We can work on “What Plants Talk About?”

Essential concepts: Adaptations, survival, ecosystems, chemical warfare, non-verbal communication, “animal-like” behavior, Spotted Knapweed infestation, oxalic acid, C14 radioactivity, Wild Tobacco Plant predation, pollination, kin recognition, “mother” tree, fungal network.

Part I. Introduction

  1. List several ways in which plants differ from animals.
  2. What do scientists think plants can do?

Part II. Predation and Foraging Behaviors: Venus Fly Trap, Plant roots and Dodder Vines (or Devil’s Hair!)

  1. How does a Venus Fly Trap find food?
  2. How does a plant’s roots act when searching for food? What happens when the roots find a patch of nutrients? How is this similar to animal behavior?
  3. Dodder Vines (or Devil’s Hair) are rather creepy! What are they? and how to they find nutrients?
    Part III. Self-Defense: the Wild Tobacco Plant, Utah
  4. What are some ways that plants respond to perceived or actual threats?
  5. There are 4 ways the native Wild Tobacco plant protects itself. BE NEAT and BE DETAILED. This is a most awesome plant! INCLUDE NAMES OF INSECTS: Horn worm Caterpillar, Big-Eyed Bug, Hawk Moth. Hummingbird. EXPLAIN THE PROCESSES.
    a. Chemical toxin- b. Chemical SOS- c. Tricones- d. Change Pollinators: (there are several changes to the Tobacco Plant in this method of defense – name them)

Part IV. Warfare: Spotted Knapweed and the Lupine Plant, Montana

  1. Spotted Knapweed is an invasive plant. List some of the problems these plants have caused on Montana ranches.
  2. There are no natural predators of this plant here in the USA. What methods have ranchers used to try to control the spread of Knapweed? List 2 methods.

Did these methods work?

Why might this be the case? What is special about knapweed here in the US vs Europe?

  1. How do plants respond to the presence of other plants? Can plants be territorial? Explain the behavior of the invasive Knapweed and the native Lupine Plants in Montana.

Part V. Family Affiliations: Do plants recognize their own kin/relatives? Sea Rocket, kin, non-kin relations.

  1. What happens when roots do not recognize their own kind?
  2. What happens when they do?

Part VI. Communal Affiliations: Fungal roots and forests
Can trees have relationships with other organisms? How might this be occurring?

  1. What amount of plant mass is observed aboveground?
  2. Can fungi and trees live as a colony, communicating with friends and foes alike? Describe in detail how fungal roots and forests look out for each other as a community creating a healthy ecosystem.

Part VII. Family Affiliations: Douglas Fir trees, C14 radioactivity, Geiger counter, saplings.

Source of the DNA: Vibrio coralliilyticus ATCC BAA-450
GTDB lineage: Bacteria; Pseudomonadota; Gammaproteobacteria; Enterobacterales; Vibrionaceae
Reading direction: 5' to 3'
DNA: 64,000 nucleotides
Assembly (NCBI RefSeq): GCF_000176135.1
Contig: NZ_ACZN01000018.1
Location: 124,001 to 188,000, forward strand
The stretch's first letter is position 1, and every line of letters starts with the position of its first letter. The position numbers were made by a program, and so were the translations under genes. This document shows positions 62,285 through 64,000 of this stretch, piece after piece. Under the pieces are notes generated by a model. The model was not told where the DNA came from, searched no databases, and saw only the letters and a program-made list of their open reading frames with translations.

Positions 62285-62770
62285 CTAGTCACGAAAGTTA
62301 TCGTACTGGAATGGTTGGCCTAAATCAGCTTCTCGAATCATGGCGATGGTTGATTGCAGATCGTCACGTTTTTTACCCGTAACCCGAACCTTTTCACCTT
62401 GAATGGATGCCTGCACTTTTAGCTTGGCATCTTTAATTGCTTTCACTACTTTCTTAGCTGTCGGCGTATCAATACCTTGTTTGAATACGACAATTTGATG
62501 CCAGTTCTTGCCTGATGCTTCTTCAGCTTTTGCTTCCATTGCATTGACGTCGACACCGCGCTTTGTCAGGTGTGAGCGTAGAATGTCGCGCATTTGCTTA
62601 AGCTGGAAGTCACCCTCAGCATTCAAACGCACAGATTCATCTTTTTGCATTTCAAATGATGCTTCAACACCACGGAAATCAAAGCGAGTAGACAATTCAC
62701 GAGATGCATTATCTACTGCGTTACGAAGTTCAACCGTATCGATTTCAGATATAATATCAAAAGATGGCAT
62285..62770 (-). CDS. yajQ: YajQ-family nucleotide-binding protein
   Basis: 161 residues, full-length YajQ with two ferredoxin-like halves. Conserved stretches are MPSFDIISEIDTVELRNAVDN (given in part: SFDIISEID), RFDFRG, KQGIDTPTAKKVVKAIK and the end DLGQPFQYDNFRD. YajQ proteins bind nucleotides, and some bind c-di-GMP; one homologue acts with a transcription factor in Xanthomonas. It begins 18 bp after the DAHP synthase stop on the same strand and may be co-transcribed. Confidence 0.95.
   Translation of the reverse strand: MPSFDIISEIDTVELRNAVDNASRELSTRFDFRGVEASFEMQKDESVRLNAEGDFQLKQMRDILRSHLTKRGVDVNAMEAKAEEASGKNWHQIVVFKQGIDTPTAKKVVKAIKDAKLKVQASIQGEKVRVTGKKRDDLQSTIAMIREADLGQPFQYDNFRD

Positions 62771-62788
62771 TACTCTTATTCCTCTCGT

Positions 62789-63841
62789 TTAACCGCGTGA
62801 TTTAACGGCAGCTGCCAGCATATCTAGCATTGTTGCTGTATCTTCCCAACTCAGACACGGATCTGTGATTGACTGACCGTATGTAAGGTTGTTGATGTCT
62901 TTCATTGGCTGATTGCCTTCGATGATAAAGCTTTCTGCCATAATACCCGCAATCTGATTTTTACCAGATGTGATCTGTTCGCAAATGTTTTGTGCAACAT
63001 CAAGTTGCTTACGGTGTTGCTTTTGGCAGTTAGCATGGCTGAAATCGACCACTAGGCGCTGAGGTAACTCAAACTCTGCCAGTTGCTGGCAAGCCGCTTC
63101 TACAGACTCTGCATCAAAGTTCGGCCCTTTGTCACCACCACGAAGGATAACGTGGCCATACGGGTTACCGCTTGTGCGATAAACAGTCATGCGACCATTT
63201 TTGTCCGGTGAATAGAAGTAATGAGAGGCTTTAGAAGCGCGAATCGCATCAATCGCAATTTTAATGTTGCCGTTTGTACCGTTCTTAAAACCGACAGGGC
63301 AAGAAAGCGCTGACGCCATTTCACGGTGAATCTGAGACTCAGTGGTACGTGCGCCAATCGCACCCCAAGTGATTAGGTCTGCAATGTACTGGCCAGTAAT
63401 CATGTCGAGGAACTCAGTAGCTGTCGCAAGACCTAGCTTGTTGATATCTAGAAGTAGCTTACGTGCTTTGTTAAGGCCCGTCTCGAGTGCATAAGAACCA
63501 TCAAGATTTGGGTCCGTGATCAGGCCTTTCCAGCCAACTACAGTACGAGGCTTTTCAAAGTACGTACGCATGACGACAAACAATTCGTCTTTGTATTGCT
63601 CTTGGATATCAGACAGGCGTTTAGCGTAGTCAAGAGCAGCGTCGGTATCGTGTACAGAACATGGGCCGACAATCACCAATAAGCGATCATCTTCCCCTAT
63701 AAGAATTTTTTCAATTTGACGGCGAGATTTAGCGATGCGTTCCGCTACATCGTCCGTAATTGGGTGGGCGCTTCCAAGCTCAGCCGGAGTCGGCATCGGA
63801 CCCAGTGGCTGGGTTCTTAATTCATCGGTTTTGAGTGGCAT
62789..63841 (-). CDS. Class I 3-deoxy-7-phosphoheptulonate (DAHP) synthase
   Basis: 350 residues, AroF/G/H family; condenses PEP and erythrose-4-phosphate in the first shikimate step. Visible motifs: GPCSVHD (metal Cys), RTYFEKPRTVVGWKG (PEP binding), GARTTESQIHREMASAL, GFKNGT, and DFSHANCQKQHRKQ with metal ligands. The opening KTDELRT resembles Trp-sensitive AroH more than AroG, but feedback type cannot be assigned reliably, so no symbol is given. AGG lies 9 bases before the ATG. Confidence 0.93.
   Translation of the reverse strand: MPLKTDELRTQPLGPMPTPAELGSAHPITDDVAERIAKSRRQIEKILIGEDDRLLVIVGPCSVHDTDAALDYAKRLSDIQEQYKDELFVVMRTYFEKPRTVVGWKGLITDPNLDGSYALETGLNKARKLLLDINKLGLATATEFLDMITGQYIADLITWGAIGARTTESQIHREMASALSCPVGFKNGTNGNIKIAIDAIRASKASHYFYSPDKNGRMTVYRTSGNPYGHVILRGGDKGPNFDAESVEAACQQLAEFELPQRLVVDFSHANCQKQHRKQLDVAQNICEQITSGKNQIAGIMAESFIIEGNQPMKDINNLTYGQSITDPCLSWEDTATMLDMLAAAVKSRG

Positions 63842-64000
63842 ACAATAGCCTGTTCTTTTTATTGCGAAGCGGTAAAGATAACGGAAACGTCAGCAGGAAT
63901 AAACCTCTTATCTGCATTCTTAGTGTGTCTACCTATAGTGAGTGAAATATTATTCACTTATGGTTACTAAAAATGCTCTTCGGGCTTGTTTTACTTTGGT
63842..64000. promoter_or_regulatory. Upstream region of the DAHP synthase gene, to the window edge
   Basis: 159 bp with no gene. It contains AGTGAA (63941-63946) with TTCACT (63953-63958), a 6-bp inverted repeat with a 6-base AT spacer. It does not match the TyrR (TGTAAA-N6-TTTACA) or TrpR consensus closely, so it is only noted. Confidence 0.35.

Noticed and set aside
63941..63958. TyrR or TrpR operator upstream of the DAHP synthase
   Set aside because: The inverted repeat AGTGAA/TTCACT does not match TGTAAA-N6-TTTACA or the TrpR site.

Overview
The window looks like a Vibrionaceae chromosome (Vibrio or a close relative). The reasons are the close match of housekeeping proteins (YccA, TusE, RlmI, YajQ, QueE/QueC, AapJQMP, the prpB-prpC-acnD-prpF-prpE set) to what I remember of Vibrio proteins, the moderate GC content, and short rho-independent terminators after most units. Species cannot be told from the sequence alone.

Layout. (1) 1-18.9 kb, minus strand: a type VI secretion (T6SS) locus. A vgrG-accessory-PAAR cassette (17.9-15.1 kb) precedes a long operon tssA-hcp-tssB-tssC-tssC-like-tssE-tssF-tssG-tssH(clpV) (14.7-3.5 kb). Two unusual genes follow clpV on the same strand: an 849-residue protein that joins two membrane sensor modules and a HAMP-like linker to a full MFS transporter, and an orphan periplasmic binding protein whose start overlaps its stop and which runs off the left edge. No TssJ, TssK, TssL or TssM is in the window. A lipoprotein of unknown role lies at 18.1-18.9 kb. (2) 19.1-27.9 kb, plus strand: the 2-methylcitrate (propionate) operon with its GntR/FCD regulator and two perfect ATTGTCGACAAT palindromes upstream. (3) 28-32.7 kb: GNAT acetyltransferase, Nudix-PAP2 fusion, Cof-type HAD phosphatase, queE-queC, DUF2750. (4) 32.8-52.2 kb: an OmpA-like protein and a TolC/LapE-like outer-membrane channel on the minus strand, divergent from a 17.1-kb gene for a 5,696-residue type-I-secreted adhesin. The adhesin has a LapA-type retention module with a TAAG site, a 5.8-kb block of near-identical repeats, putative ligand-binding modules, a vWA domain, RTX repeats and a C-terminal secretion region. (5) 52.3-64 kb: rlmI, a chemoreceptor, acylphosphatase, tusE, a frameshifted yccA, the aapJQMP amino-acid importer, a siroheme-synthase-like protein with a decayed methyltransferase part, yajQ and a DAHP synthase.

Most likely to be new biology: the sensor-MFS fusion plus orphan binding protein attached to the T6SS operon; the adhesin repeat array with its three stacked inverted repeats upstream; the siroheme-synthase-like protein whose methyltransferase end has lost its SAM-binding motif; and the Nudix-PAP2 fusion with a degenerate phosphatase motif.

Do mother trees nurture their young?

  1. Describe what happened during the Douglas Fir C14 radiation experiment. Bullet your notes.
  2. Where did the great majority of the Carbon-14 food end up?

Part VIII. Conclusions:
What is your reaction to this film? List some ways that it has changed or enlightened your perspective of plants.

Sample Solution

In only a few odes does Pindar not mention family members: Ol. 1, Ol. 4, Ol. 9, Pyth. 3, Pyth. 12, and Isthm. 3. In a number of these, the paternal and familial absence may be able to be rationalized: the victor is either a ruler or politically or socially prominent and thus the ode focuses attention on them, or at any rate participates in a rather complex political context (Ol. 1 for Hieron; Pyth. 3 for Hieron);[10] in another two cases the father’s name appears in an earlier ode for the same victor, and thus perhaps familial self-identity had been fulfilled (Hieron’s father’s name appears in another ode as well: Pyth. 1.79; Ol. 4 for Psaumis of Kamarina, whose father Akron is named at Ol. 5.8, and his sons at 5.23; Isthm. 3 for Melissos of Thebes, whose father is named at Isthm. 4.45). Pythian 12 and Olympian 9 stand out, since they lack any explicit reference to the father, clan, or family of the victor. Pyth. 12 praises the victory of Midas of Akragas in the aulos competition at the Pythian Games; significantly, it is the only extant ode to praise a victor in a musical contest. While Strauss-Clay suggests that the absence of Midas’ father and family is explained by his professional standing as an aulos player, Maria Pavlou offers a convincing and subtle explanation that situates the absence of family in the context of Akragrantine politics.[11] She suggests that Midas’ victory is an agalma for the city, since Akragas itself receives an extended encomium (Pyth. 12.1-5), and she argues that Midas’ victory ode was commissioned by the then-ascendant Emmenidae (perhaps Theron himself), in order to stress their power, and to relate them to a celebration of Akragantine culture. Thus Pythian 12 does not offer evidence that lower-status athletes (if, indeed, Midas was lower-status) would not celebrate their fathers, but rather indicates the potential utility of an epinikian victory to the political program of an aspiring tyrant.[12] Consequently, Ol. 9 is alone in its complete absence of a literal family or ancestry, or at least, it is the only ode in which an obvious explanation does not appear to be forthcoming through the political or social context of the poem, and the lack of father’s name cannot be explained because of any known personal political prominence or a powerful patron. Even if Epharmostos’ family had not had previous athletic success, family could still appear, since in other odes victory acts retroactively to glorify otherwise obscure ancestors (e.g., Nem. 6.17-29). Aside from Epharmostos, the ode mentions one other apparently historical individual, Lampromachos, whose presence has sparked much ancient and modern discussion.[13] He is introduced as a cause for the poet’s presence at the celebration of Olympian 9 (82-84): Because of guest friendship and achievement I have come to honor the Isthmian fillets of Lampromachos, when both won their victories in one day. The scholiasts are divided on the meaning of: 123a and 123c regard Lampromachos as a proxenos in the technical sense, while 123d and 123e consider to be equivalent to in this passage; finally, 125c considers Lampromachos a kinsman of Epharmostos.[14] Modern scholarship has been similarly divided.[15] While the institution of proxenia existed in the fifth-century, it is not certain that an >